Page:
Irene, mother of one, Lower East Side Girl through and through, remembers Her Orchard Street and Other Sundry Moments.
One of the few stores left where Irene can buy her socks and nylons
"I remember the ladders that rolled along the wall of shelves and the hair accessories all stapled outside on each box so you could really see all the barrettes and clips. Thousands of products, all the merchandise, all stapled on the outside of the boxes. You'd have to ask for what you wanted and they'd go get it for you.
When you were Chinese, they never paid you no mind until you were ready. And it wasn't like we were dressed nicely. We shopped on Orchard Street every other week. I don't know what my mother was buying.
I'll tell you what Orchard Street taught me. It taught me to negotiate. Those Jews didn't respect you if you didn't. If you didn't they were insulted. These days I don't bargain. There's no one there to bargain with.
My friends and I wandered the streets incessantly. People watched out for each other. My mother never worried. I wish my son had the freedom I had. He's eleven and can't cross the street by himself. He's starting now. He's starting on the bus.
But when I was 7 (second grade) and my brother was 4 (Pre-K), my mother put us on the 6 train to visit my aunt in the Bronx, a cruddy part, and no one questioned that. My brother and I walked to the Municipal Building and went under the turnstile. I don't think that my mother was lazy. She worked hard and needed some time to herself and did not care to spend five to seven hours in my aunt's hand laundry store. We were pesky and insistent so she relented and let us go. If I did that to my son, I'd be arrested. But I hear that from everyone, in Queens, here, everywhere. Kids are just not independent like we were.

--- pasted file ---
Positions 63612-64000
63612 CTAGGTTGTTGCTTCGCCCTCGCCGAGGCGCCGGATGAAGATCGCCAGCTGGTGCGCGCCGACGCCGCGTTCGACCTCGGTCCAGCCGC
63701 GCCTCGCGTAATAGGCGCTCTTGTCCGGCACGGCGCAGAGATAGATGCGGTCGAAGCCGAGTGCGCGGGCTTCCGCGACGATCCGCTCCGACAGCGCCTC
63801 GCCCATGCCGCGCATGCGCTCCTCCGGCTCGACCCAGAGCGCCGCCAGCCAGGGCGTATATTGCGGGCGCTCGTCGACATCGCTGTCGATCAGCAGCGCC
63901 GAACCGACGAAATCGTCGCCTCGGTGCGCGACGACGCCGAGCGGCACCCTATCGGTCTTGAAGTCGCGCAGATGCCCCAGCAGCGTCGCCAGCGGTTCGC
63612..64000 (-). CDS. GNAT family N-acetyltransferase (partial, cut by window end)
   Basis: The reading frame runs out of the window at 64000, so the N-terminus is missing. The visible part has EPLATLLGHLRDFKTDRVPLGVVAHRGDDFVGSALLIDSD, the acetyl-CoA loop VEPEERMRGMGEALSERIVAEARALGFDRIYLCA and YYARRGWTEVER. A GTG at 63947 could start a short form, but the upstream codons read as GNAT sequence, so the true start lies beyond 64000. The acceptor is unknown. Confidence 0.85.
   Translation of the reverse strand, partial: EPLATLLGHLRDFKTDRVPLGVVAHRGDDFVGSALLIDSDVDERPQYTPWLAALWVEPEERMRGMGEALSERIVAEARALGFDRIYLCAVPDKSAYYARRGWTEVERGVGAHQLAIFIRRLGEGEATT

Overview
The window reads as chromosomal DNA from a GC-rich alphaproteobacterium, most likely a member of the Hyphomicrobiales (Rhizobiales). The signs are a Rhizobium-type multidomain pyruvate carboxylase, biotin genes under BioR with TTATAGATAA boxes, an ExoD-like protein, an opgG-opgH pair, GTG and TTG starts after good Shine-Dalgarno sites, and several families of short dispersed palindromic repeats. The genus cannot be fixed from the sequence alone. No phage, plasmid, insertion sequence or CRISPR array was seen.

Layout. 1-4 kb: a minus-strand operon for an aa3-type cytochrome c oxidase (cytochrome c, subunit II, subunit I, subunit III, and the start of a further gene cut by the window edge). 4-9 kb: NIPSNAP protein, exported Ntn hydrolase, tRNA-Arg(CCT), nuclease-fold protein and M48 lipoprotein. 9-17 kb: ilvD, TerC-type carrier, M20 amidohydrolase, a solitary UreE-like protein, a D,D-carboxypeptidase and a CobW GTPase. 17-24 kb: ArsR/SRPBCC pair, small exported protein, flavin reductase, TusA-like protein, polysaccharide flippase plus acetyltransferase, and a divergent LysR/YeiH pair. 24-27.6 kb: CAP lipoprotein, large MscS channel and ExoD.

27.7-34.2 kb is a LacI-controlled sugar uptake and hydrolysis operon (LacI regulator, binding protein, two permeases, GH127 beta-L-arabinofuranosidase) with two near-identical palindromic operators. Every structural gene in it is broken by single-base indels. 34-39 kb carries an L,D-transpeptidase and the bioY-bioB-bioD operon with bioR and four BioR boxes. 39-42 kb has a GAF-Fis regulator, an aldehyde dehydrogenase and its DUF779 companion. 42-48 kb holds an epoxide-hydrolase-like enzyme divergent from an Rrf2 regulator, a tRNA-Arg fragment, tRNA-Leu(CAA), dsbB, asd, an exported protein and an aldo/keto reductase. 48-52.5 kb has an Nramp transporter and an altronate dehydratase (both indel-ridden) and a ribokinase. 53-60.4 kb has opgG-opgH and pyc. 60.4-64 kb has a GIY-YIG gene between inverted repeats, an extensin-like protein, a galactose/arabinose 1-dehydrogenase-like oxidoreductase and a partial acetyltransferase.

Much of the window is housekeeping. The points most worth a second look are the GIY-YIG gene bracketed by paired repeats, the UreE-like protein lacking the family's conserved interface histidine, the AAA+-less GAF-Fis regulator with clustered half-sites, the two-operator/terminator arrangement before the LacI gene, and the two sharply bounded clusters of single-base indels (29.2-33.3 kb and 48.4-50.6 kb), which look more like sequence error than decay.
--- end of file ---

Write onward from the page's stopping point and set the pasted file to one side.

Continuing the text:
And I confuse my friends because it's hard for them to understand how it could be so fantastic to have lived a less than idyllic life in the Lower East Side among projects, tenements, gangs, and having to watch your back. I laughed when I read about your asking your friend to put away his camera because he might get mugged. To this day when I sit in a restaurant I have to sit facing the door so that I can see who is coming in or if trouble is looming, something I learned in my youth that I cannot shake, even if I am in a fancy restaurant.
When you get older, and reach back into your memory, you don't remember vacations or trips. You remember the boring moments. My father worked six days a week, long, long hours. So I remember when on Sunday, his one day off, he'd join us because it was so rare. Everyone in Chinatown went to City Hall Park because it was green and beautiful. I remember the rare Sundays my father joined us in the park. I remember that, not the first vacation we took to Toronto when I was in my late teens.
My son has been everywhere, San Diego, Sanibel Island, Puerto Rico, the Caribbean Disney Land, everywhere. Soon, he'll be going to Costa Rica and probably China. You know what his favorite memories are? Bedtime, when we read stories."